Q – Lord (Guy) Black of Brentwood (Reparative therapy): It’s concerning that in 2015 there’s still a belief, held by some, that gay people can be “cured”. Do you think it’s now time to bring forward legislation to ban “reparative therapy” for gay people, and would you do so?
A – Being LGBT is not an illness and it should never be treated as something which should be ‘curable’. We oppose the use of ‘conversion’ or ‘cure’ therapies and under Labour public money will never be spent on them.
A voluntary register for unregulated health care professionals, such as counsellors, has been established, and in government we will want to review the effectiveness of that and keep the need for statutory regulation of counsellors under review.
Q – Richard Branson (SRE): Will Mr Miliband agree with me that the best way to tackle this is through early lessons in schools on Sex and Relationship Education?
Q – June from Bedford (SRE): I commend Labour’s plans to introduce statutory LGBT-inclusive sex and relationship education for state-funded schools. However, the job is left half-finished when private religious schools are still free to just ignore it. If a Labour government believes LGBT people have a right to receive statutory SRE – why doesn’t this extend to private schools?
A – Labour will introduce compulsory age-appropriate sex and relationship education (SRE) that teaches children about mutual respect and healthy relationships. This will ensure children in all state schools learn about respect for others, including different families, and why bullying is wrong.
Our policy applies to state schools but we would like to see private schools follow the lead of the state sector – good private schools already do this.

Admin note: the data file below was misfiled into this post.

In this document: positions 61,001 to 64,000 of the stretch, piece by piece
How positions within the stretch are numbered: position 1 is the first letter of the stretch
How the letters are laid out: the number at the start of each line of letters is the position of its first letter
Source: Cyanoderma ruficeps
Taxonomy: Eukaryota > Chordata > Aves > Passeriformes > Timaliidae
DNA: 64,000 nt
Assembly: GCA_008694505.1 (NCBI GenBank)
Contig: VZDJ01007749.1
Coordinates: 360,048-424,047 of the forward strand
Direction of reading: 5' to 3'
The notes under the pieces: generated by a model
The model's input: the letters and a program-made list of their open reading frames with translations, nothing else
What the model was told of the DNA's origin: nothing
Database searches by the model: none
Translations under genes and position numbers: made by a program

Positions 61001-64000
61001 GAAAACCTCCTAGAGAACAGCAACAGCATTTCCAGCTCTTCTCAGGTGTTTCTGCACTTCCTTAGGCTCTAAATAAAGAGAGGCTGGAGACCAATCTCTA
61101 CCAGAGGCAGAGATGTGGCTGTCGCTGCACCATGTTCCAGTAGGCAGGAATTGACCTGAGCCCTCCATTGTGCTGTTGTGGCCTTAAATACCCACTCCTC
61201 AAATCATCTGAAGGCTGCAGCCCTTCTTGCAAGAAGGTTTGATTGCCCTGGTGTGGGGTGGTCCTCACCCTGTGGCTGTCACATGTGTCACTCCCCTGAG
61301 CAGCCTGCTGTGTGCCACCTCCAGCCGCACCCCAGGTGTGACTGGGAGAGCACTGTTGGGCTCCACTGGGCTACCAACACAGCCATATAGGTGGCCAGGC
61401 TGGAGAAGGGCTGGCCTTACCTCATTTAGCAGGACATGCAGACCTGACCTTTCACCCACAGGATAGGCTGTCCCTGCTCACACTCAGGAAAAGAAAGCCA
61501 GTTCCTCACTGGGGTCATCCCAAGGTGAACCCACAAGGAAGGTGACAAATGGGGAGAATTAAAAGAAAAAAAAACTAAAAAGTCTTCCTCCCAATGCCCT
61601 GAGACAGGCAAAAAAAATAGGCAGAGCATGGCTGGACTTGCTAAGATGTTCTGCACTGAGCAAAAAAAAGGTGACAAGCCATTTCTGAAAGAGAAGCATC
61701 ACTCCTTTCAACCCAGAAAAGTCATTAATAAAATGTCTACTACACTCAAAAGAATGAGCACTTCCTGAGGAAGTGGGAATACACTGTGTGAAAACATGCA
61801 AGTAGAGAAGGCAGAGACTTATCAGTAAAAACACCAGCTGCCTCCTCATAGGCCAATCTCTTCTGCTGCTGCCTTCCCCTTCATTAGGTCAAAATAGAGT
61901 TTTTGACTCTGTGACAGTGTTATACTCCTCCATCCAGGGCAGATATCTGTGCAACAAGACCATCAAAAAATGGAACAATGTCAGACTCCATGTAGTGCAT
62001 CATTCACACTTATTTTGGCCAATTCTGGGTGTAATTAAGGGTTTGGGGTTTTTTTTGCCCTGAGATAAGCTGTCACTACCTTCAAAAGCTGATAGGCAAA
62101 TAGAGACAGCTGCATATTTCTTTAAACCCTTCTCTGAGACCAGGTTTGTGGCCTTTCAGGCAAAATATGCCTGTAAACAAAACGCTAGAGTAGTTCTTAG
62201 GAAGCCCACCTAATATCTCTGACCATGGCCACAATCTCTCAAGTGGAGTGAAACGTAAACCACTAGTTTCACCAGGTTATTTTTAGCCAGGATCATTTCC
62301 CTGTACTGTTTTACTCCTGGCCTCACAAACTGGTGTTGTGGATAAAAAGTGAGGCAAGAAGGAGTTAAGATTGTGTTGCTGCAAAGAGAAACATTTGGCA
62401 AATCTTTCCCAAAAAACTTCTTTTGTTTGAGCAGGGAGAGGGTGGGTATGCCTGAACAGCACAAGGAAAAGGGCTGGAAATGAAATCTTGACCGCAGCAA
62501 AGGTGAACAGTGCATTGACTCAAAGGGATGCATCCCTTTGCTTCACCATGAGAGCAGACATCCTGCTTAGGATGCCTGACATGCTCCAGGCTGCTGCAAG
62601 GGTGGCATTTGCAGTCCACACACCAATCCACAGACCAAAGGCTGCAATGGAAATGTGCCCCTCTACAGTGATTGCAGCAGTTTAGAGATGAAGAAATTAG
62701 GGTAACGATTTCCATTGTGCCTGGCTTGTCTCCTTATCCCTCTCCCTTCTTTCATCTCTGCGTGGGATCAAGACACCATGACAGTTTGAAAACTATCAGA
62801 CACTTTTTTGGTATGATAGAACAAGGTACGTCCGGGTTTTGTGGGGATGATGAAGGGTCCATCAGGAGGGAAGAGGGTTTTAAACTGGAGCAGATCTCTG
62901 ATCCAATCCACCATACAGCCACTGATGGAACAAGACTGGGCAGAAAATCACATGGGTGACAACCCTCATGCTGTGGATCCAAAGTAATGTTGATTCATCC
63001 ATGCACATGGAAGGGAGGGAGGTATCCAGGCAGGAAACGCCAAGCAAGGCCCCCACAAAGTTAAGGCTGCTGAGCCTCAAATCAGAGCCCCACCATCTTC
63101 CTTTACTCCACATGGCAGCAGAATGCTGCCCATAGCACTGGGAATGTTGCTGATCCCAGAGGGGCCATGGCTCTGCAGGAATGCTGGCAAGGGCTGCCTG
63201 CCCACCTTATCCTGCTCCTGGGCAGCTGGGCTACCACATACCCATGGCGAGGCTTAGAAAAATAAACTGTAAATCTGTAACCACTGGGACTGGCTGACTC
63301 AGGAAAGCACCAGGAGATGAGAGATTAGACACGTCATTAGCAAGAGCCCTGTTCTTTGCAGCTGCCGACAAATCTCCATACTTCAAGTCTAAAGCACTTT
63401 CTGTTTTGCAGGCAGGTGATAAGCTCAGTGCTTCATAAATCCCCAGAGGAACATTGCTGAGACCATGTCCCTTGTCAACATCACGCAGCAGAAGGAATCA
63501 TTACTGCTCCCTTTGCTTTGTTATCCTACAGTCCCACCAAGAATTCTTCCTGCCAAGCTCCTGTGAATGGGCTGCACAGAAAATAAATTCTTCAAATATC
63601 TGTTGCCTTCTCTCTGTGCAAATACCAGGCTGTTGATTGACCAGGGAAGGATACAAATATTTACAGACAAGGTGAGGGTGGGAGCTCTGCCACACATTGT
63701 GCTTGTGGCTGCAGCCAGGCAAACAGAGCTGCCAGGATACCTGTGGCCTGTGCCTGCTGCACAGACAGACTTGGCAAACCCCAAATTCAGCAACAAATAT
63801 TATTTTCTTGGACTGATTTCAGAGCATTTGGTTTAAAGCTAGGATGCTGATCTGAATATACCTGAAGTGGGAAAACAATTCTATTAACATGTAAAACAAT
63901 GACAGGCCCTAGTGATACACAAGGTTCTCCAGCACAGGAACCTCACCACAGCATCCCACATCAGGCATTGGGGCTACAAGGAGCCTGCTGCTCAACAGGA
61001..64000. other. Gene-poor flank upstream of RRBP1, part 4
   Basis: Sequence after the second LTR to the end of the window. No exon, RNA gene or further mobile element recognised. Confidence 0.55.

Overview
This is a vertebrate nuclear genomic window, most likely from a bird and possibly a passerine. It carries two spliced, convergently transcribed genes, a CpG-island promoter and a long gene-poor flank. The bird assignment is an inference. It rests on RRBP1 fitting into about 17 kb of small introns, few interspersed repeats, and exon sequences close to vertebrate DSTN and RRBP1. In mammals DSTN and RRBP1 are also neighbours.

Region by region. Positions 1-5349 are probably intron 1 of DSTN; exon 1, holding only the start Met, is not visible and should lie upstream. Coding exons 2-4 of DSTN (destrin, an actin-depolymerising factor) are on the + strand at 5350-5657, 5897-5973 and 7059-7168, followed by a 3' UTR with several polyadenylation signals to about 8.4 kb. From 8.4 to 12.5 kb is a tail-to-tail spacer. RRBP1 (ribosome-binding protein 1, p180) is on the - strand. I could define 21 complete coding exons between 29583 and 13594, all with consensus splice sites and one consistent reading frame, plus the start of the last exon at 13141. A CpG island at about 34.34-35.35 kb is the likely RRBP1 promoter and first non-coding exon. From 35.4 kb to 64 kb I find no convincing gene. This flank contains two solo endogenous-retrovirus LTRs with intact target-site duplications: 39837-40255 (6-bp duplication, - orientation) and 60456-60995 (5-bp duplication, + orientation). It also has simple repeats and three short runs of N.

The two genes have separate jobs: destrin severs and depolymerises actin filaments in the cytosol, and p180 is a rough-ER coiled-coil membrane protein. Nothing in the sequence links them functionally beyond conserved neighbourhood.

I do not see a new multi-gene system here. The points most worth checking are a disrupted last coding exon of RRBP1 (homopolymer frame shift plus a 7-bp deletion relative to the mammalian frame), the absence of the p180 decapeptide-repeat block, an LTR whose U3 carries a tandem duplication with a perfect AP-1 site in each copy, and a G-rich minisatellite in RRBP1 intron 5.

Q – Harry Small, Baker & McKenzie (Diplomacy) : What more can be done by the UK government to end discriminatory treatment and persecution of the LGBT community in the Commonwealth and beyond?
Q- Roberta Simpson (Russia and Brunei): If you became Prime Minister, it is highly likely that you will meet the Vladmir Putin as well as the Sultan of Brunei. I would like to know what you would say to President Putin about his country’s record on LGBT rights, in particular the laws passed recently that ban the ‘promotion of homosexuality’. When you meet the Sultan of Brunei, what would you say to him about the law that he passed last year to stone gay people to death? Would you threaten to boycott Brunei?
A – Human rights lie at the heart of Labour’s foreign policy. As a sign of our deep commitment to promoting LGBT rights globally, we’ll appoint Britain’s first ever International Envoy for LGBT rights, who will be Michael Cashman. Be sure that a Labour Government will work tirelessly towards the decriminalisation of homosexuality worldwide, the protection of trans people, and the repeal of “anti-propaganda” and other discriminatory laws and practices.
Q – Wayne Clegg (HIV): Last year it became unlawful to make certain types of extreme porn in the UK. However, it remains entirely legal to feature ‘bareback sex’ on UK pornography, gay or straight. Why is this and would he change the law to outlaw the production of ‘bareback porn’ as has happened in other countries and territories in order to reduce HIV transmissions?
A – With HIV infections on the rise, we need to ensure that everyone has access to the right information about safe sex and that people in a position to influence take a responsible attitude.
Q – Barry Atkinson and John (Pensions): We are a same-sex couple. My husband and I married on December 10th 2014, and as we had our Civil Partnership ceremony on November 8th 2008, the latter was deemed to be the date of our marriage.
As I am in my early 70s I am concerned that my teacher’s pension and other smaller pensions I hold (including my “old age pension”) will not be passed on to my younger husband in the event of my dying before him. I am aware that the monies due to him are not equal to those inherited by a same-sex couple, and so will you let me know just what progress is being made?
A – Labour ensured in 2005 that those in civil partnerships are entitled to survivor benefits, and those benefits have grown since.